Speaker: Flavio Suligoi, ASEM SpA

Abstract: Asem, until now, supports the Soft-PLC real time environment for the Widows users only, but many customers ask for an alternative Linux solution. This presentation describes the current situation, Windows based, and proposes the idea for an alternative Linux-based Soft-PLC solution, to take advantage of all the features available in the Linux environment (shorter jitter and latency, a large availability of new hardware devices support, networking performance, large selection of network protocol, community support, etc.)

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Title: Adaptive Scheduling Parameters Manager for SCHED_DEADLINE

Speaker: Alessio Balsini, Università di Pisa, Scuola Superiore Sant'Anna

Abstract: The capability of managing well defined Quality of Services (QoS) performance parameters for the running computational tasks is a fundamental property of every system intended to provide soft real-time guarantees. The calculation of the best static parameters, to be passed to the SCHED_DEADLINE scheduler in order to obtain the requested QoS performances, is a complex task. The main reason is that different activations of the same task require computational times that may heavily differ. Either pessimistic or optimistic assumptions on those times will result in a loss of performance or QoS, respectively. It this talk it is presented a set of tools that allows the user to specify the desired response time for a specified task and, based on a feedback control on the history of computational requirements of that task, updates the SCHED_DEADLINE parameters accordingly, in order to meet the QoS requirements.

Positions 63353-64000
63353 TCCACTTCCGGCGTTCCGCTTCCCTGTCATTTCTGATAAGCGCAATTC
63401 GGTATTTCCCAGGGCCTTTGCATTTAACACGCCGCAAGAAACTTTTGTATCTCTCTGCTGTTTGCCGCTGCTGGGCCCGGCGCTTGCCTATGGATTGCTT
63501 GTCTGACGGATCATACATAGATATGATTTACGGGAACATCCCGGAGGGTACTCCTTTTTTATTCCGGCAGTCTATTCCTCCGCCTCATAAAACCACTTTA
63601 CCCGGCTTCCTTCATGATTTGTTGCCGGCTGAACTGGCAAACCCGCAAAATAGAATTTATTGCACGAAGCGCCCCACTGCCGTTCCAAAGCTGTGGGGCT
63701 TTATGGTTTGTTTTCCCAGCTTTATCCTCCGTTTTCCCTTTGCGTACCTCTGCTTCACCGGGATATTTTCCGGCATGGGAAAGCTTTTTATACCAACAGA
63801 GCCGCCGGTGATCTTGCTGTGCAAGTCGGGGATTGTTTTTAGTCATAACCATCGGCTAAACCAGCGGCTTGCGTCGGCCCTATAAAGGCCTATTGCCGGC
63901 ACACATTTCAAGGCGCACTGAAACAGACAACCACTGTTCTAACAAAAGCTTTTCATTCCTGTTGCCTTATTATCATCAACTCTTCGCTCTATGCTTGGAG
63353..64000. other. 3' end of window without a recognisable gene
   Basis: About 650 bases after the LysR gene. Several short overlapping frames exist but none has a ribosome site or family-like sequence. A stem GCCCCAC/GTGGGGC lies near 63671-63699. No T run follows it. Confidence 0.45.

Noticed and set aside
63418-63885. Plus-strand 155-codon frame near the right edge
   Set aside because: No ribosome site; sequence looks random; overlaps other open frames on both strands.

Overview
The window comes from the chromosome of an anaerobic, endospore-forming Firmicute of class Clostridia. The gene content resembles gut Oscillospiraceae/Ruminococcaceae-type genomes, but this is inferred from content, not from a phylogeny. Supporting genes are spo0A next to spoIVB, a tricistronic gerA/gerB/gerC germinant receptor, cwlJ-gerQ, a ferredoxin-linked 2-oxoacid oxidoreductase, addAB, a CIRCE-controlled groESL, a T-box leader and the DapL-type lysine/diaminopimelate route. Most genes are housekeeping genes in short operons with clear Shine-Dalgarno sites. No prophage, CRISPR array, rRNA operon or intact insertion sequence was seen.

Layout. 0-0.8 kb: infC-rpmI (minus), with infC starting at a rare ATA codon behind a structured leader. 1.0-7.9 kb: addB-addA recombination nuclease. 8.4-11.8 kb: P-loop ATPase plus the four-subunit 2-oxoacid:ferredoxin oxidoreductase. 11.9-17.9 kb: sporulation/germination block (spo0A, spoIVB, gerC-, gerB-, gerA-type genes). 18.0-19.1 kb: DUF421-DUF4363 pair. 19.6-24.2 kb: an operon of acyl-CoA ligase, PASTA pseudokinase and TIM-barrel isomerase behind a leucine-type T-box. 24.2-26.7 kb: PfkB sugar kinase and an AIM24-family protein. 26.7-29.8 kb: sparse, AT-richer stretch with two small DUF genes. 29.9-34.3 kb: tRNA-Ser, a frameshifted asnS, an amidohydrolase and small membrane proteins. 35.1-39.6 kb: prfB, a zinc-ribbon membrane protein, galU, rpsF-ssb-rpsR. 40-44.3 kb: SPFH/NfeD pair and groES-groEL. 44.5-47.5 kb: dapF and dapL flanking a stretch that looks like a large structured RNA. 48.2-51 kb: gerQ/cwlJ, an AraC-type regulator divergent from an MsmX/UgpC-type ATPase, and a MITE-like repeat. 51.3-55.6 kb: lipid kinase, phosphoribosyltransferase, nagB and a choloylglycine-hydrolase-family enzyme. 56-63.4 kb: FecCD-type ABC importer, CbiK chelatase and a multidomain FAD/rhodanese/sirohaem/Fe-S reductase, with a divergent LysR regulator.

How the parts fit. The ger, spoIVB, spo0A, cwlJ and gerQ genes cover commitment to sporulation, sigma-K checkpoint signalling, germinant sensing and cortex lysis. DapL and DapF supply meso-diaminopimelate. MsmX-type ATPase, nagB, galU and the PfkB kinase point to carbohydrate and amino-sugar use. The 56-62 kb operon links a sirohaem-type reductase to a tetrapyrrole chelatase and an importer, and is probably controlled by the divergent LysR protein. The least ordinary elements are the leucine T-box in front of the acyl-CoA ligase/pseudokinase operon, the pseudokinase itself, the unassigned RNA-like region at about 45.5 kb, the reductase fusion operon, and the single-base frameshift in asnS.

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Title: SCHED_DEADLINE for the desktop user

Speaker: Daniele Alessandrelli, Scuola Superiore Sant'Anna

Abstract: This short talk discusses the possible use of SCHED_DEADLINE by Linux desktop users who want to reserve some CPU time for specific applications or to have advanced control over CPU utilization. The talk also presents a modified version of Xfce Task Manager adding initial support for SCHED_DEADLINE.

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Title: Improving latency guarantees for packet transmission and storage I/O under Linux

Speaker: Paolo Valente, Università degli studi di Modena e Reggio Emilia

Abstract: Two efficient yet accurate proportional-share schedulers have been defined during the last two years. The first is a packet scheduler, named QFQ+ and merged into Linux from 3.8.0. More precisely, QFQ+ replaced a relatively less efficient ancestor version, named QFQ, and currently still available in FreeBSD. The second is a storage-I/O scheduler, named BFQ, and adopted in several popular Linux distributions as well as a few Android variants. BFQ was submitted to LKML a few weeks ago and seems to have a good chance to replace the current default storage-I/O scheduler.